Gallant said it was hard to say whether there was one tipping point, but identified “a bunch of moments” that he thinks fueled growth, including diversifying into non-coffee products such as chai and matcha and other coffee accessories including straws, along with getting into retail.
The brand in August announced that it had raised $7 million in Series A funding to expand its reach. It declined to disclose revenue.
Chamberlain Coffee’s jump into in-store retail has included Erewhon in Autumn 2021, along with Bristol Farms in March, Sprouts in June and Pavilions in August, according to a spokesperson. “When you’re in trusted stores like Erewhon and Bristol Farms, consumers really see that as a proof point of legitimacy,” said Gallant.
The brand’s matcha, launched in September 2021, became its best seller by units from November last year to this year. Its chai, launched in October, was its second best-selling product from November to December 2022, selling out completely in December. This was also seen as “proof that consumers wanted more from us,” said Gallant.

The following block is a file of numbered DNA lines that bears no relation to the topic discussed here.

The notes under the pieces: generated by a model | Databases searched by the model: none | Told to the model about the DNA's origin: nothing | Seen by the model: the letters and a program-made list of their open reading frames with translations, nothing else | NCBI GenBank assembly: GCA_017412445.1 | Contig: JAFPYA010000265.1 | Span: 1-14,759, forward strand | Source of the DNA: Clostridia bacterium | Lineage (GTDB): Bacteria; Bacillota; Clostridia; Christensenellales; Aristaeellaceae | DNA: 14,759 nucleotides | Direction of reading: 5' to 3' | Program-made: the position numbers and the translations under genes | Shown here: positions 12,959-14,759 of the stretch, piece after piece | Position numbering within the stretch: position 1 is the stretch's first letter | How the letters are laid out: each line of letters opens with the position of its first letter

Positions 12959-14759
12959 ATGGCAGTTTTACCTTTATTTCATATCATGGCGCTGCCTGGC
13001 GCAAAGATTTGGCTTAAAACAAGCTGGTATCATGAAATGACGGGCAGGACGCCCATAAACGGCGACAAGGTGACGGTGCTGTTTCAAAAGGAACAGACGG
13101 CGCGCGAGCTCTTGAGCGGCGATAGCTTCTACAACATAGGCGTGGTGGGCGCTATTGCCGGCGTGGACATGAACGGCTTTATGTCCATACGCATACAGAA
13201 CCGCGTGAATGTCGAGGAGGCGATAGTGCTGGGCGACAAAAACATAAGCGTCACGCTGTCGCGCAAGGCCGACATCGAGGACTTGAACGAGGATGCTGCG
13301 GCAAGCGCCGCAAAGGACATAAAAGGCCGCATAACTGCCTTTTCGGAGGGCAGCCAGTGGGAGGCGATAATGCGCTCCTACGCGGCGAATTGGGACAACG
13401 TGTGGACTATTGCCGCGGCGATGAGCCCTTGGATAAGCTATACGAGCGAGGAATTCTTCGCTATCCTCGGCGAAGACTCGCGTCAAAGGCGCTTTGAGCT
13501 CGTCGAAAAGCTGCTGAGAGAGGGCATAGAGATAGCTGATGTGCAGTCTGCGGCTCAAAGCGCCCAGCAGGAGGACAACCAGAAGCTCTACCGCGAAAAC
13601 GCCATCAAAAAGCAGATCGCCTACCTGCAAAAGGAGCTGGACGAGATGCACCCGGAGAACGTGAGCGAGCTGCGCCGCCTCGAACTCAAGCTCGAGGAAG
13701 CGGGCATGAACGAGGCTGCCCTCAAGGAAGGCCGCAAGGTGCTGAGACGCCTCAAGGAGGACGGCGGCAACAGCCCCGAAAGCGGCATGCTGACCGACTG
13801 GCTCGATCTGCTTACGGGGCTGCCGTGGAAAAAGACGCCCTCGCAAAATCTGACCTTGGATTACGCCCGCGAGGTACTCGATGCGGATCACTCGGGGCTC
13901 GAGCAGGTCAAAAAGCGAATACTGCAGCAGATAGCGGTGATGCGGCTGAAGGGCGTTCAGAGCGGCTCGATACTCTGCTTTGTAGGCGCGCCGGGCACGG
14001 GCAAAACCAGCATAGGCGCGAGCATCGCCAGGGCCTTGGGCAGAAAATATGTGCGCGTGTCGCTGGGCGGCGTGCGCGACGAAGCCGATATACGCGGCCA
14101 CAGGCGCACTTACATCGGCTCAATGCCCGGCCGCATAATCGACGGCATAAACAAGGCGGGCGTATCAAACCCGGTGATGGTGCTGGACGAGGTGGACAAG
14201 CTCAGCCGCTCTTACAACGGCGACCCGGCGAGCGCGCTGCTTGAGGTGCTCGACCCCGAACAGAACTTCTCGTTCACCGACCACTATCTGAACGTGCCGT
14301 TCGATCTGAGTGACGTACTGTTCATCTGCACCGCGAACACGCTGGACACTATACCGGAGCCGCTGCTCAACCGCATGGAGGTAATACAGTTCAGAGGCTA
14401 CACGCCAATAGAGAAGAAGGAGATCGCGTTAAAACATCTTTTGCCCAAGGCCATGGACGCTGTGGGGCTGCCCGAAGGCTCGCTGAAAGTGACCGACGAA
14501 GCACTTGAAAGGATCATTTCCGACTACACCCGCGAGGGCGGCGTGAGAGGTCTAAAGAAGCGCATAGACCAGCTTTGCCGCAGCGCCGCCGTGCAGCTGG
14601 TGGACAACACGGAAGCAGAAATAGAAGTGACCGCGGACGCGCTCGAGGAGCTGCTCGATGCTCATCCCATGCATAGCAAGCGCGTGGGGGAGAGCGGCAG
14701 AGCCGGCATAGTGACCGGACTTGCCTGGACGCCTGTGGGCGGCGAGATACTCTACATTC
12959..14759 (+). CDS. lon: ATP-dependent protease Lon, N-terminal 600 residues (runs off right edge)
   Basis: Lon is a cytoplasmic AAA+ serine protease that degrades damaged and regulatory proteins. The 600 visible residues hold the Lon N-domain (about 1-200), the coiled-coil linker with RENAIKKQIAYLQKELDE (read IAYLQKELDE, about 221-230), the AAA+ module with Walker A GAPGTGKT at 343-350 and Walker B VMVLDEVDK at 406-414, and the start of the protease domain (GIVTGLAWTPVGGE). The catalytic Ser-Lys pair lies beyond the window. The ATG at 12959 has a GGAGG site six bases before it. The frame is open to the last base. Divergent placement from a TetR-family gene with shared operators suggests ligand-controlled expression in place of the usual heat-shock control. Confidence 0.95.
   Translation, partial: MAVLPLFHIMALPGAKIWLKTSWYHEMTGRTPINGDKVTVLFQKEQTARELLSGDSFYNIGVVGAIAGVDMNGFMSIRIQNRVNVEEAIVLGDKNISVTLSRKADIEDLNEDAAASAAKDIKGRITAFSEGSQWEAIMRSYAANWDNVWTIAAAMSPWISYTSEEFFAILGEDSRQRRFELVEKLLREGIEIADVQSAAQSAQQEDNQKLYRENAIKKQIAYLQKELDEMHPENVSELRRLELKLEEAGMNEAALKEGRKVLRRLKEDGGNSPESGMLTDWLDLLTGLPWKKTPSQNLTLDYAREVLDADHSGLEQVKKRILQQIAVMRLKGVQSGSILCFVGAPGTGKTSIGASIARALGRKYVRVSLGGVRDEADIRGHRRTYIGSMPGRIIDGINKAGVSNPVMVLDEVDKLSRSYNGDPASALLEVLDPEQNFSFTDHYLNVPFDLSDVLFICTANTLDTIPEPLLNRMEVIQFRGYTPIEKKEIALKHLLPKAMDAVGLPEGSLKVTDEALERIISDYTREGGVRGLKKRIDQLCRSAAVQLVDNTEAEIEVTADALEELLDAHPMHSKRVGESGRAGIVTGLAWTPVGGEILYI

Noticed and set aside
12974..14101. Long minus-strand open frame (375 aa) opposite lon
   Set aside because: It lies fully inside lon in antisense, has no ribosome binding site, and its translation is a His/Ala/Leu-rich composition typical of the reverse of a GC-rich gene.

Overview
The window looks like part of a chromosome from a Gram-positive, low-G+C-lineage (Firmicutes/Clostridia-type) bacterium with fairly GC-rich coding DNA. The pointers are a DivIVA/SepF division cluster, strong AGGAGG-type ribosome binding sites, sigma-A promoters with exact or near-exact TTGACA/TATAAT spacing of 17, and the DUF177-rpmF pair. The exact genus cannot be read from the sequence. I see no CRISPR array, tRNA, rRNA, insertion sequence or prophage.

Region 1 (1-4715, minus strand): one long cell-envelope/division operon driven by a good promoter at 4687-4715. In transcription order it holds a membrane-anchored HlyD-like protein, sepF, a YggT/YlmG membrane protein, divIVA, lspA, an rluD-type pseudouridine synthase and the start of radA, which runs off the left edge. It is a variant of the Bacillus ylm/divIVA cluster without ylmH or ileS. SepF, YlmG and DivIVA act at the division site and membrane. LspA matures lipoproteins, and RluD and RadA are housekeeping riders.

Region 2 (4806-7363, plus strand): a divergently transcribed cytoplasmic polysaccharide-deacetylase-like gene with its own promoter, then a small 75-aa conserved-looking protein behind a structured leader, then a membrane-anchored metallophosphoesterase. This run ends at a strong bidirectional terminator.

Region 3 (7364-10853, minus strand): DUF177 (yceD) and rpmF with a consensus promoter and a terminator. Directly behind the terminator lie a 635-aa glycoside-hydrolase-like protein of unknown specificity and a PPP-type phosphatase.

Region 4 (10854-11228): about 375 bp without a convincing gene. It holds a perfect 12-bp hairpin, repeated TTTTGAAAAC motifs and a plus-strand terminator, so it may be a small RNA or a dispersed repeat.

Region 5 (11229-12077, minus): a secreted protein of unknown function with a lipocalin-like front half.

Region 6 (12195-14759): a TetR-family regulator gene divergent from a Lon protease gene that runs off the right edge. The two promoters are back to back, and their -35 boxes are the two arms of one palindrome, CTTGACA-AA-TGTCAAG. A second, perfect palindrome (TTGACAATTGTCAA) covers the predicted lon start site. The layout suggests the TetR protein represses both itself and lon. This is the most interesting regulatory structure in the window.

“We’re trying to create a brand that can live on its own but is deeply tied to Emma,” said Gallant. “You won’t see Emma posting every single story about Chamberlain Coffee” on social media, he said. By the same token, “you won’t see us overusing her on our social media.”
Chamberlain Coffee’s marketing strategy has “always been heavily social,” said Ahern. Its biggest audience is on Instagram and TikTok, with 530,000 followers and 344,000 followers, respectively, as of December.
It also has accounts on Facebook, Twitter and Pinterest. It uses The Colony Creative as its social agency with Qualify Digital Labs for paid media work. The brand plans to expand to other platforms such as podcasts and a YouTube content series, said Ahern. Chamberlain representatives declined to provide details on where it spends on paid media.
Chamberlain Coffee takes a “more playful approach” in comparison to its coffee company competitors, which “tend to be very serious,” said Ahern.
Creating different characters for the coffee including an owl and a tiger focuses on “how you’re going to feel” rather than how other brands focus on the taste of the coffee, said Erin LaBranche, a strategist at R/GA, which doesn’t work with the brand.
The characters appear on the packaging and in the product names, such as a bird sipping a cup for “Gentle Hummingbird Chai.” They are also featured in the brand’s advertising, such a Halloween mural during the brand’s October collaboration with Carrera Cafe in West Hollywood.